Every time I make risotto for my American friends they look at me like I’m serving them some kind of magical concoction. :-) It is instead a very simple dish to make and these are the reasons why I decided to publish this recipe:
1. Once you master the making process of this risotto (which I personally consider to be the basic one) you will be able to make any risotto. You can unleash your imagination in terms of ingredients and be as creative as you can.
2. I’m very fond of this risotto. My mother used to make it for us when I was a child (although it belongs to the Milan cuisine tradition). During the time that I spent working and living in Milan, I think I ate tons of saffron risotto in restaurants and households. Nowadays, famous master chefs are reinventing this wonderful dish by adding ingredients or changing the process, making you believe that they are revealing you the secret of the Holy Grail (and, of course, asking you an outrageous amount of money for such revelation!) This is something that I personally condemn. What’s wrong about continuing to cook a dish the traditional way, when the original recipe has been perfect for centuries? Thank goodness, there are still old trattorie in Milan that go way back and still serve you the real thing, letting your palate experience something unique.
3. There is a legend about the creation of this dish that is so lovely and amusing that I think it is worth sharing. It was 1574 and the Duomo in Milan was being built. A group of Belgian glass makers, under the direction of their master, Valerio of Fianders, were working on the stain-glass windows representing episodes of the life of St. Elena. One of Valerio’s apprentices was known for his ability to make wonderful colors. His secret? He used to add some saffron to the color mixture creating amazing chromatic effects. On September 8, 1574 the wedding of the daughter of master Valerio was being celebrated. This apprentice (some say as a joke, some say as a gift to the bride) came up with the idea of adding some saffron to the risotto that was going to be served during the nuptial meal. The result? The yellow risotto was a hit among the guests and this classic of the Milan cuisine was created.
Now, I could keep going telling you about the history of rice, how and when rice arrived in Italy and how it was cultivated, but I think I’ll stop here because this post is getting longer than a chapter in a Tolstoy book
Let me just tell you a couple of things before we get down to the recipe.
First, the kind of rice. The best kind of rice to make risotto is carnaroli rice (which along with arborio rice and vialone nano rice are the most common rice varieties that are used in making risotto). The best brand of carnaroli rice is called Acquerello. Easy to find? Not at all! Not even in Milan. I had to go to the “jewellers” (that’s what I call the very expensive grocery stores in Milan like Peck at Via Spadari) to buy the famous Acquerello round metallic box. Bottom line? I usually use the less expensive and easier to find arborio rice.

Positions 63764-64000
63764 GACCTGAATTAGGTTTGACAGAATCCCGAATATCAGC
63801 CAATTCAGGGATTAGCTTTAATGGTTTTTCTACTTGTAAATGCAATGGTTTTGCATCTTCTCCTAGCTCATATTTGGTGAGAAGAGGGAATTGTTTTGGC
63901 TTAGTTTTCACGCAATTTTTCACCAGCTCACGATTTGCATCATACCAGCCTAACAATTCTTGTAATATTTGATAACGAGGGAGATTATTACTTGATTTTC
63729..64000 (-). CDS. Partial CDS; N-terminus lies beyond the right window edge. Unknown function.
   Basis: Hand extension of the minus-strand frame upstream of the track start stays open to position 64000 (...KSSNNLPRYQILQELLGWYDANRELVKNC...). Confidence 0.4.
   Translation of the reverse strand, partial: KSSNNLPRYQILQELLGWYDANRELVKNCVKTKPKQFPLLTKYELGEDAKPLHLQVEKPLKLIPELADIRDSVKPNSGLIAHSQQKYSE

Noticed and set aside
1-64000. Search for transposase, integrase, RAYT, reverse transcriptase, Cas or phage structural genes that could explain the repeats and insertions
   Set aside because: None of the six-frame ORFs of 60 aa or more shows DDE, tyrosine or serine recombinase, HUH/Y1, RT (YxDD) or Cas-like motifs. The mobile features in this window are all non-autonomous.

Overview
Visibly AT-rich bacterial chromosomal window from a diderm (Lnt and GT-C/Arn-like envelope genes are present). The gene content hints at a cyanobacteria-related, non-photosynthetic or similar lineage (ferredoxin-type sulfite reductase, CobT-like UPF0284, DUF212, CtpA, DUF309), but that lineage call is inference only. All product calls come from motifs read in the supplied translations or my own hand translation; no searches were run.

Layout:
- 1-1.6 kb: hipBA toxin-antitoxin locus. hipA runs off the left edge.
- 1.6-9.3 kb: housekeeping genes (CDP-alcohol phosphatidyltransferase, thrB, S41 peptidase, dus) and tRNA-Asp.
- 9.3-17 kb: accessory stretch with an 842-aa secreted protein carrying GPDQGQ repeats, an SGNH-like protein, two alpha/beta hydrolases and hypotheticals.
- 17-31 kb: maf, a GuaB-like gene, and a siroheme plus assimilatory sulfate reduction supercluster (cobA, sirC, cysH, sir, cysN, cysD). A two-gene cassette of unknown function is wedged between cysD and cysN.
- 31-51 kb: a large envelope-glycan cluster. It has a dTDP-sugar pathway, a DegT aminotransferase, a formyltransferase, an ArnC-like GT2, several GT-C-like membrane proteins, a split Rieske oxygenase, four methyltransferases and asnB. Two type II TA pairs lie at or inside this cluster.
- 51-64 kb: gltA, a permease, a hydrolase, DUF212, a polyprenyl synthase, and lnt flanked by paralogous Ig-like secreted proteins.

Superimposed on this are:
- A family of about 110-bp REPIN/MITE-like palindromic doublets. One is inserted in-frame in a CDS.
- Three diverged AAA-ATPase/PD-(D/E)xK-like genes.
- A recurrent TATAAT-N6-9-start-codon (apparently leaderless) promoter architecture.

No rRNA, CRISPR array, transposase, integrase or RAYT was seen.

Second, the original recipe calls for beef marrow. Again, not easy to find… even in Italy. I used to order it from my butcher in advance. So if you happen to put your lucky hands on some beef marrow, just remember that you have to cut it off into small pieces and cook it along with the shallot before adding the rice.
1 and 3/4 of 1 Tbsp, butter
5.5 oz of Carnaroli or Arborio rice
1/4 cup dry white wine
2 and 1/2 cups of beef stock
1 sachet of powdered saffron
2 and 1/2 Tbsp grated Parmigiano cheese
Finely mince the shallot. In a medium-size non-stick pot, put 1 Tbsp of butter and the minced shallot and cook, over low heat, until the shallot softens. Add the rice and toss to coat for 1 to 2 minutes. We say that we ”toast” the rice. Pour the wine in and keep stirring until the wine evaporates completely.
Add two ladles of beef stock and cook, constantly stirring, until the stock is absorbed. Bear in mind that the stock must be very hot, otherwise cold stock will prevent the rice from cooking. When the beef stock has been absorbed, add another ladle of hot stock and keep cooking until absorbed, and then repeat the process adding more stock. About 9 minutes after the first addition of stock, separately melt the powdered saffron in a little stock and add it to the cooking rice.
Keep cooking, constantly stirring, and add the rest of the stock little by little until the rice is creamy and cooked al dente. This will take 18 to 20 minutes from the time the first ladle of stock is added. When you are about to remove the pot from the heat, taste the rice and salt if necessary.
Remove the pot from the heat, add 3/4 of 1 Tbsp of butter and stir until the butter is completely melted. Then, add 1 and 1/2 Tbsp of Parmigiano cheese and stir until you obtain a creamy risotto – we say that the risotto must make “waves”
Put the risotto into the serving plates and dust the top of each plate with the rest of the pecorino cheese.
Just a couple of extra suggestions before I leave you.
You can replace the shallot with onion. The cooking process is exactly the same as described above.
If you are using saffron pistils as opposed to powdered saffron, put the pistils in some hot stock. With the help of a strainer, drain the stock and add it to the rice. Set the pistils aside. When the risotto is ready to be served, add the pistils on top of the plate as a garnishment.